Controlled CO2 gas inflow and improved air mixture can help maintain optimum CO2 levels in small indoor greenhouses or grow rooms. These were the lessons learned after working with a client who was attempting to control the CO2 levels in a group of 3 10x20” greenhouses.
The client wanted to maintain different consistent CO2 levels in each greenhouse to test the effects on the plants inside. To control the CO2, he used our iSense 1% CO2 Level Controller, a more industrial version of our Day Night CO2 Monitor & Controller for Greenhouses.
In one test greenhouse, the CO2 controller was set to turn on a CO2 Tank Regulator with Solenoid Valve at 700ppm and turn it off at 1,400ppm. While the controller correctly turned the regulator on at 700ppm, the CO2 levels were overshooting 1,400ppm before switching off the solenoid on the regulator. As a result, the clients was seeing wild swings of CO2 levels instead of the consistent level required for his experimentation.
After looking at his CO2 levels vs. time graphs, we noticed a pattern of a quick rise in the level of CO2, followed by slow drops. This lead to the conclusion that the greenhouse was being quickly flooded with CO2 before the CO2 sensor in the controller had a chance to react to the change in CO2 levels.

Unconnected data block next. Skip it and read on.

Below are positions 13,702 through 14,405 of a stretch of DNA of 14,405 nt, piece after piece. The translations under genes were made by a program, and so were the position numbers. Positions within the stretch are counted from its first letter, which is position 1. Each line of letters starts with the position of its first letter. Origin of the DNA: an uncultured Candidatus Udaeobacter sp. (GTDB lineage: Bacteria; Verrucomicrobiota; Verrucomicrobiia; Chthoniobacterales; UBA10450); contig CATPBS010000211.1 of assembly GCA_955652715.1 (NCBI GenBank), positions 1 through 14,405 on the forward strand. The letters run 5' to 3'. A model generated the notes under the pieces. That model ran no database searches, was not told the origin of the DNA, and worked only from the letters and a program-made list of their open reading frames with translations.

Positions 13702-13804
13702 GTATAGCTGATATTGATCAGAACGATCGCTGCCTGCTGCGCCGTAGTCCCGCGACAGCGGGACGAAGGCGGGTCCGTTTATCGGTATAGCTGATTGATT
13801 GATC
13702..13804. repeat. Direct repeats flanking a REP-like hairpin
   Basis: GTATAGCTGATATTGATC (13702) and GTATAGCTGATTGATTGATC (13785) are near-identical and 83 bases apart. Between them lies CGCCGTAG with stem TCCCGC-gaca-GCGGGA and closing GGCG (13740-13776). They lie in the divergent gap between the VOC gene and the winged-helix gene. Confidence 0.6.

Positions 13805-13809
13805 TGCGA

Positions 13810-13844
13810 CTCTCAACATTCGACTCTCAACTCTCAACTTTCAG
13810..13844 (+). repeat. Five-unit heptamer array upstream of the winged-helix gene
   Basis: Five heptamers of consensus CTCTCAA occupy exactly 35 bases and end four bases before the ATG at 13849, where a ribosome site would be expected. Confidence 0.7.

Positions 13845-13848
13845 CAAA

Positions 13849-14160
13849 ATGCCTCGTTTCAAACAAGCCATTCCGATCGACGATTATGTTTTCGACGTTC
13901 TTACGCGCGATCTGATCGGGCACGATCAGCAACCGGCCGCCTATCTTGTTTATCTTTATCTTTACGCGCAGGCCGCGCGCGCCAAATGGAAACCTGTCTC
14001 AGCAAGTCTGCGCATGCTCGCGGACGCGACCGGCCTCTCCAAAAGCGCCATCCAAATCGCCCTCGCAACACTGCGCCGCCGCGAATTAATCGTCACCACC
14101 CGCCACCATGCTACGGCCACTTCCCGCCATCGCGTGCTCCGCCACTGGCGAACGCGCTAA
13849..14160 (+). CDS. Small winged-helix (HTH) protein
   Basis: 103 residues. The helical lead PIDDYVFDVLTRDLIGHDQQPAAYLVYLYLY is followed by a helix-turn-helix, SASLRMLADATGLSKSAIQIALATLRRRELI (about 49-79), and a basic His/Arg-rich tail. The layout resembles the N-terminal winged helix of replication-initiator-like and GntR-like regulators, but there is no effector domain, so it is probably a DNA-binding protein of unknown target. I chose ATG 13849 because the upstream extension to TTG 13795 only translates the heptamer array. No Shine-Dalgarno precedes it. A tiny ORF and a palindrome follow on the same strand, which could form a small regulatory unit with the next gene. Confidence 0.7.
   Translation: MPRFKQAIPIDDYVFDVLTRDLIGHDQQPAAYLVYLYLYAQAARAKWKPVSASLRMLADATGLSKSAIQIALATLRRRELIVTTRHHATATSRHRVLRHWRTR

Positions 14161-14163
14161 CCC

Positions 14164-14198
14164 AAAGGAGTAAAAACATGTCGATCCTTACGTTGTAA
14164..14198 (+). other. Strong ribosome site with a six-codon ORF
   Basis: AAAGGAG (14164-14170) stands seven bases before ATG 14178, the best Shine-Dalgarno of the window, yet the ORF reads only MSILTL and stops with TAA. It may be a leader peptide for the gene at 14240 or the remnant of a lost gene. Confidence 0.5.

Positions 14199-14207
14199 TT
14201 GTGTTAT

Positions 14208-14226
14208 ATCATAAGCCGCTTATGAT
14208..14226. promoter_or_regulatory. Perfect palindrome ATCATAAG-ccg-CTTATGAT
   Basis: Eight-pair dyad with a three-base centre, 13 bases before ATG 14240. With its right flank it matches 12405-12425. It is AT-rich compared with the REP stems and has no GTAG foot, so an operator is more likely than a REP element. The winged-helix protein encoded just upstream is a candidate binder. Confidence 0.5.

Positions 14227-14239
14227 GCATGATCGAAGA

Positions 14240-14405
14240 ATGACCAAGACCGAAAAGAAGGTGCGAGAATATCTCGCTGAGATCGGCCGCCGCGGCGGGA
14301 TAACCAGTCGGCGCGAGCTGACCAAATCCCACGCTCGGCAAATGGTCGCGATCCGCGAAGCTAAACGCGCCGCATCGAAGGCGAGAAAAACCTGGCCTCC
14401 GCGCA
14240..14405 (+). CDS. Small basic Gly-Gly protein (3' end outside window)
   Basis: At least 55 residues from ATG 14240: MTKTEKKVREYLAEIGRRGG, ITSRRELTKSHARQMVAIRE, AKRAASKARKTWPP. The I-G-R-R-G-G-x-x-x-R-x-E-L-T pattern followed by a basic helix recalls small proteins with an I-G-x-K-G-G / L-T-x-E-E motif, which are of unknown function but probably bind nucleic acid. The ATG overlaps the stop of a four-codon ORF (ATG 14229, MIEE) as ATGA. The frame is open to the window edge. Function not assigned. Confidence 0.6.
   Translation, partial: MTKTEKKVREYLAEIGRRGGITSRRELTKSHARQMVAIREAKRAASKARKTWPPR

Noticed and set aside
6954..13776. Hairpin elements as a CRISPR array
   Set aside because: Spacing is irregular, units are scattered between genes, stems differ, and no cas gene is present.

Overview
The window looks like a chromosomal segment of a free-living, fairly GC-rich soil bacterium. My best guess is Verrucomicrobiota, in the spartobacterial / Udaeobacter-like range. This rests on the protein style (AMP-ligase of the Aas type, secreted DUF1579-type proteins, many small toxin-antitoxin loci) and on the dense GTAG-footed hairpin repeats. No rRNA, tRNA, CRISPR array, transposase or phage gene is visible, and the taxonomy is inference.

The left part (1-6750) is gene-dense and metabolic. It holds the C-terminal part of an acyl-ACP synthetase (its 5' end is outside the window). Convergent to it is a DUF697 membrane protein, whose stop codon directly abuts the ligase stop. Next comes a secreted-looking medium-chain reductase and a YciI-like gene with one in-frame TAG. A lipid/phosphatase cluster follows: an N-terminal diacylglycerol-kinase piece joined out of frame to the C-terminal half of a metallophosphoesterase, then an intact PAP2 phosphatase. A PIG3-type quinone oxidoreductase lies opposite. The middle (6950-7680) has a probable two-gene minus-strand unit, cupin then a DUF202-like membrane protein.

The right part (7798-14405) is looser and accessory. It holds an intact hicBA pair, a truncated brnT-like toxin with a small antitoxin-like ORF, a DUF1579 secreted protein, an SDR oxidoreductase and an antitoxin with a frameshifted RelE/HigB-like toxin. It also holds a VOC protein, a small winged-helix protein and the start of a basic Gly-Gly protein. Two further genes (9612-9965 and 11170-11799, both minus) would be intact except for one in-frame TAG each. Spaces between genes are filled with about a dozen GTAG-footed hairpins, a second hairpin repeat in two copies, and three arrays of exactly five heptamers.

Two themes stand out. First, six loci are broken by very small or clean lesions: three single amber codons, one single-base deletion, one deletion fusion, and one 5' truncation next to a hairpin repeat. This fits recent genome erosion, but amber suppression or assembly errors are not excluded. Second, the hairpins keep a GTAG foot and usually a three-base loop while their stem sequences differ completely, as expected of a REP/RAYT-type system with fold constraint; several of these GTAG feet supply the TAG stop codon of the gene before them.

In other words, the problem was being caused by inefficient air mixture in an enclosed area.
In a perfect world, the CO2 flow rate could be set to exactly match the CO2 loss. However, in the real world, minimum and maximum level switches are required to turn the regulator on and off to keep the CO2 levels within a specified range.
We suggested three changes to the client’s setup to help solve his problem.
- Increase air circulation with fans, especially ones placed near the CO2 gas inlet into the greenhouse.
- Make a CO2 delivery tube like industrial greenhouses with propane CO2 systems use. Drill small holes in a long piece of flexible tubing that runs the length of the greenhouse, then hang the tubing above the plants. Since carbon dioxide is heavier than normal air, it will naturally mix as it falls.
- This decreases the amount of CO2 released between the time the room reaches the optimum CO2 level and the controller senses it. In addition, a good regulator with flow control not only limits the amount of CO2 that is released, but it maintains a consistent level of flow as the CO2 is used and the tank pressure changes.
Using our suggestions, the client will be able to maintain a more consistent CO2 level in the test greenhouses in order to complete their experiments.